Oh Flo they didn’t! But they did…
Just a few months ago, a team of cybersecurity researchers hacked into a diagnostic plug-in device and demonstrated that they could remotely control a vehicle from anywhere. Now, another firm has discovered serious vulnerabilities in a gadget currently in use by more than 2 million motorists: the Progressive Insurance Snapshot. (We’re sure you’ve seen the commercials, but just in case…)
Progressive uses a Bluetooth-enabled dongle as part of its usage-based insurance program to monitor the driving habits of its customers, tracking habits for risk assessment and premium adjustments. The device simply plugs into the OBD-II diagnostic port, collects data on how many miles are driven, what times of day a vehicle is in operation and how hard a driver brakes.
By reverse-engineering that same device, Digital Bond Labs security researcher Corey Thuen recently found a way to gain entry into the vehicle’s network, highlighting flaws that would enable any skilled hacker to unlock and start the car, hijack its steering and braking systems, as well as gather engine information.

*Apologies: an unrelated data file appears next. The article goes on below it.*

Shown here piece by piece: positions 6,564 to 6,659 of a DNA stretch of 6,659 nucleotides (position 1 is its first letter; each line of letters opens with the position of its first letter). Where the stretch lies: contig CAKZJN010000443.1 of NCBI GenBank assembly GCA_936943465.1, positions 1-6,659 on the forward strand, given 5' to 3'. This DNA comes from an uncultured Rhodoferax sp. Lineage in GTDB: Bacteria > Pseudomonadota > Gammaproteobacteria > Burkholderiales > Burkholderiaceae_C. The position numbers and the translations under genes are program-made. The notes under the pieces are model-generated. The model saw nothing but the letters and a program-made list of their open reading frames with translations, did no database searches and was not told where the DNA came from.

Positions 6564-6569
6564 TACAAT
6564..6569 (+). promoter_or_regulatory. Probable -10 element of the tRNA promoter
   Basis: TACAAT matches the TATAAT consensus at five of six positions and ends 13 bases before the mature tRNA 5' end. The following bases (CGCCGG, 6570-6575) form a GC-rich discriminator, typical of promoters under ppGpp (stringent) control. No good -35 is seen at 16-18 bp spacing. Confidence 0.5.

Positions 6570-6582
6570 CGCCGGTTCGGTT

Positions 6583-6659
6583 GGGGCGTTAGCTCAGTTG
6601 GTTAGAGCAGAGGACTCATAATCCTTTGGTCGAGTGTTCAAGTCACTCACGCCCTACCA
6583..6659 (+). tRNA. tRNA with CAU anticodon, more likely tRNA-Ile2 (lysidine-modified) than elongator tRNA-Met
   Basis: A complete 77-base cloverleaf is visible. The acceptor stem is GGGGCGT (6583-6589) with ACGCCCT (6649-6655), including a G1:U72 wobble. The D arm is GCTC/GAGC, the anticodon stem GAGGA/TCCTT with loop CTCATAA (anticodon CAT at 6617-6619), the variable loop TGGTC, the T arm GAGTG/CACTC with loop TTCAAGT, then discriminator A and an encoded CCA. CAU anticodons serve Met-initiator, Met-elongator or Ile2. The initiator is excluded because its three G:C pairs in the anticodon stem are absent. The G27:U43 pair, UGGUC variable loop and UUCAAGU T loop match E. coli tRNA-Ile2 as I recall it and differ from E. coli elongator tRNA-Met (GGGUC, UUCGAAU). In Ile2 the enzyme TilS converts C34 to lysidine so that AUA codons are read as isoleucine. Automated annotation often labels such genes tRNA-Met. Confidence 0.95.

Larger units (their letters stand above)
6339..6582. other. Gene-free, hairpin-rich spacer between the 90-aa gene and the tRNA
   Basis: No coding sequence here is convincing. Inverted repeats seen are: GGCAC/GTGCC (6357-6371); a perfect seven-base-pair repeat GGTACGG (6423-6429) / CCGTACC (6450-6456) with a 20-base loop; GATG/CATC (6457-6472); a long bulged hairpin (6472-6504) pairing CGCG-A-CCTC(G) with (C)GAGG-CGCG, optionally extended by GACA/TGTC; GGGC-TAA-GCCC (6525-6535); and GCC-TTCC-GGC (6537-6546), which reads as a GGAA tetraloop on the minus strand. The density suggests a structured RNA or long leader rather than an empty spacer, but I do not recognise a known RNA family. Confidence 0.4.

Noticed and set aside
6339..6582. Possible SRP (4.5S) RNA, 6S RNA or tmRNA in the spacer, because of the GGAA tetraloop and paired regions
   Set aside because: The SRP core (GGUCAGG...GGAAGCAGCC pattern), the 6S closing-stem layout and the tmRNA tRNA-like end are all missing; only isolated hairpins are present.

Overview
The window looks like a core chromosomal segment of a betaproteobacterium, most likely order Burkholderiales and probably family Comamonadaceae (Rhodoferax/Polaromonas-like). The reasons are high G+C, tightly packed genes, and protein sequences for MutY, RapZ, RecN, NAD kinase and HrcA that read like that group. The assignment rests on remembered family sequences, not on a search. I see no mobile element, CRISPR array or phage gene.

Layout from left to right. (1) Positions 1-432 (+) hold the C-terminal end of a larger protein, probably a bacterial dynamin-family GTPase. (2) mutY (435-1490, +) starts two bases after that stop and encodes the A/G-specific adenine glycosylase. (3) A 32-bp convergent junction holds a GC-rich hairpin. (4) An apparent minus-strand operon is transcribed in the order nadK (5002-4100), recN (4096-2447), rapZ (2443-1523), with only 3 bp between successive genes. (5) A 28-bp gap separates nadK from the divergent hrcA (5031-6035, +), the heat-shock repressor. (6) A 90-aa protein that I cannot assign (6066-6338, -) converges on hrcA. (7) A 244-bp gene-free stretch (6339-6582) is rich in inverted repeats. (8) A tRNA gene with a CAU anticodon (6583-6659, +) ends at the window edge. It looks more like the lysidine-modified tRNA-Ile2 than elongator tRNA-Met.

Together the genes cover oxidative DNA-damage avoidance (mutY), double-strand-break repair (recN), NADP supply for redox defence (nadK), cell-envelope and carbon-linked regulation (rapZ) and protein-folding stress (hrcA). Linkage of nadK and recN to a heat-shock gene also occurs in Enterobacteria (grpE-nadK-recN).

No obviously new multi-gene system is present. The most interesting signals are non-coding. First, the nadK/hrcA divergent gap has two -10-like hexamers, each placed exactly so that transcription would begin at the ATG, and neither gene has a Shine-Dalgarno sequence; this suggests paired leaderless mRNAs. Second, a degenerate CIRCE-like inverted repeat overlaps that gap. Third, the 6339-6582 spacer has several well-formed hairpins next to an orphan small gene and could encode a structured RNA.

Regardless of the steps required to carry out a successful attack, it’s apparent such gadgets are insecure and could potentially pose a risk to car owners. “The technology being used in them is outdated and vulnerable to attack which is highly troubling considering it is being used to remotely access insecure by design vehicle computers,” the researcher added. However, a remote attack is only possible if the u-blox modem — which handles connections between the dongle and Progressive’s servers — is compromised as well.
“It does no validation or signing of firmware updates, no secure boot, no cellular authentication, no secure communications or encryption, no data execution prevention or attack mitigation technologies… basically it uses no security technologies whatsoever,” Thuen told Forbes.
With the rise of the Internet of Things, cyber threats will increasingly become an industry-wide concern. And, as countless connected devices infiltrate our daily lives, whether at home or in the car, many will only possess minimal security features guarding them against attacks. Luckily, storing “secret keys” in very secure, tamper-safe hardware adds a big road block to any hack attempt. This is where Atmel can help.